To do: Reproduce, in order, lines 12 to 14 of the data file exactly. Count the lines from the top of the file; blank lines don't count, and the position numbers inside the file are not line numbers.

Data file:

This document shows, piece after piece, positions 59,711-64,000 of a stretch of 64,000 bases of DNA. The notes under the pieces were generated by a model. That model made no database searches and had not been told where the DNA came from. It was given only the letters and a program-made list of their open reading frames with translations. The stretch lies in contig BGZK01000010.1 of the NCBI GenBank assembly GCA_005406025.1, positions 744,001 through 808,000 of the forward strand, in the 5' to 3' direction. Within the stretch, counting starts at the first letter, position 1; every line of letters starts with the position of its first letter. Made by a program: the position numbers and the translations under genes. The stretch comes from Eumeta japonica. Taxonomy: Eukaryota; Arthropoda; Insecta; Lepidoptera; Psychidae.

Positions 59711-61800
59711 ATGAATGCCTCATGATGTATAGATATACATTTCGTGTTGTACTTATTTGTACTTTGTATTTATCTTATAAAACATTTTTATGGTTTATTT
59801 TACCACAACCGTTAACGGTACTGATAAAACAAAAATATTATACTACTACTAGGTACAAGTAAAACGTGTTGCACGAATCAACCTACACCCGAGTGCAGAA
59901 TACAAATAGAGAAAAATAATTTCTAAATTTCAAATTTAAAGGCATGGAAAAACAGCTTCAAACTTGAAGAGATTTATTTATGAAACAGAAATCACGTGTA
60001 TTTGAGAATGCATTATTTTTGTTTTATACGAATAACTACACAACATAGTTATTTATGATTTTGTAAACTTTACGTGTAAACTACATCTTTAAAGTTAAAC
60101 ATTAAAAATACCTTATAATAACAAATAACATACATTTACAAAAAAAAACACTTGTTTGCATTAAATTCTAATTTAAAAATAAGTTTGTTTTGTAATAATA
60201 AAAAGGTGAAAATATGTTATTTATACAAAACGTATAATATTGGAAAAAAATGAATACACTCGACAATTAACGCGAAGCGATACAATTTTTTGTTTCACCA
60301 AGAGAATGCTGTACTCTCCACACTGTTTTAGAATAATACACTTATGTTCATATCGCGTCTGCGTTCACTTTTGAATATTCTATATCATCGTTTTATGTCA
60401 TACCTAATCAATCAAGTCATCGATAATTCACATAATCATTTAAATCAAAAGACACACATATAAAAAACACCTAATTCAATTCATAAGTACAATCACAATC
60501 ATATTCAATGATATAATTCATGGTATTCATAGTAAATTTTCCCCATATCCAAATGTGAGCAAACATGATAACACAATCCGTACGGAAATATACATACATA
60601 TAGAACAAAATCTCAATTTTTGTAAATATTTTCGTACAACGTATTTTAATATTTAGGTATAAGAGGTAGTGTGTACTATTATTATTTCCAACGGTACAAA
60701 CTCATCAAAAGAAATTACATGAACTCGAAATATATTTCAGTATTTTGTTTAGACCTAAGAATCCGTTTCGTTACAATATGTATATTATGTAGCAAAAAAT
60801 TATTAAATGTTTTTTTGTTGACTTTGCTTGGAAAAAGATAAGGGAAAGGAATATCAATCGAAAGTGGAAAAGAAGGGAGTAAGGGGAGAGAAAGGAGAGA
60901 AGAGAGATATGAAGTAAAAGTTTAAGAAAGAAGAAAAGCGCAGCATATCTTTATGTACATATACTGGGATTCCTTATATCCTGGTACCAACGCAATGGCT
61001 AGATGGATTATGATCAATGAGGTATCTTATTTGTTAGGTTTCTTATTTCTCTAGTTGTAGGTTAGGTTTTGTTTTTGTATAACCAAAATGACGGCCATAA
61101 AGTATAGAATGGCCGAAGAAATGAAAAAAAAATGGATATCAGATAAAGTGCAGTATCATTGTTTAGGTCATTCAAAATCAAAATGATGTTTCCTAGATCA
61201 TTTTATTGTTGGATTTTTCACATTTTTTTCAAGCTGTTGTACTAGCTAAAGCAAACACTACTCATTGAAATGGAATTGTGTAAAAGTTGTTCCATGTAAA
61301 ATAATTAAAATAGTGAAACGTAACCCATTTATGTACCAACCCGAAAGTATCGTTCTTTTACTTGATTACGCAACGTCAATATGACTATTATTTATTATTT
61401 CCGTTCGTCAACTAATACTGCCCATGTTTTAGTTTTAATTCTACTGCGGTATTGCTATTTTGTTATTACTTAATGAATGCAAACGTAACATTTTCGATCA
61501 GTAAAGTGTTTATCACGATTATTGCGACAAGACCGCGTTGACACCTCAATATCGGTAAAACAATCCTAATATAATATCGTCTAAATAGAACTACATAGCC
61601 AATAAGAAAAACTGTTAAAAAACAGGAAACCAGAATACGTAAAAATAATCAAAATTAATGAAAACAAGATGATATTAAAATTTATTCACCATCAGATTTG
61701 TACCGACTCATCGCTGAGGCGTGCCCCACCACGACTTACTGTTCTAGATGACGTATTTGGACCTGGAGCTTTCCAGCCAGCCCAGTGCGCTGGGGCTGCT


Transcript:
60601 TAGAACAAAATCTCAATTTTTGTAAATATTTTCGTACAACGTATTTTAATATTTAGGTATAAGAGGTAGTGTGTACTATTATTATTTCCAACGGTACAAA
60701 CTCATCAAAAGAAATTACATGAACTCGAAATATATTTCAGTATTTTGTTTAGACCTAAGAATCCGTTTCGTTACAATATGTATATTATGTAGCAAAAAAT
60801 TATTAAATGTTTTTTTGTTGACTTTGCTTGGAAAAAGATAAGGGAAAGGAATATCAATCGAAAGTGGAAAAGAAGGGAGTAAGGGGAGAGAAAGGAGAGA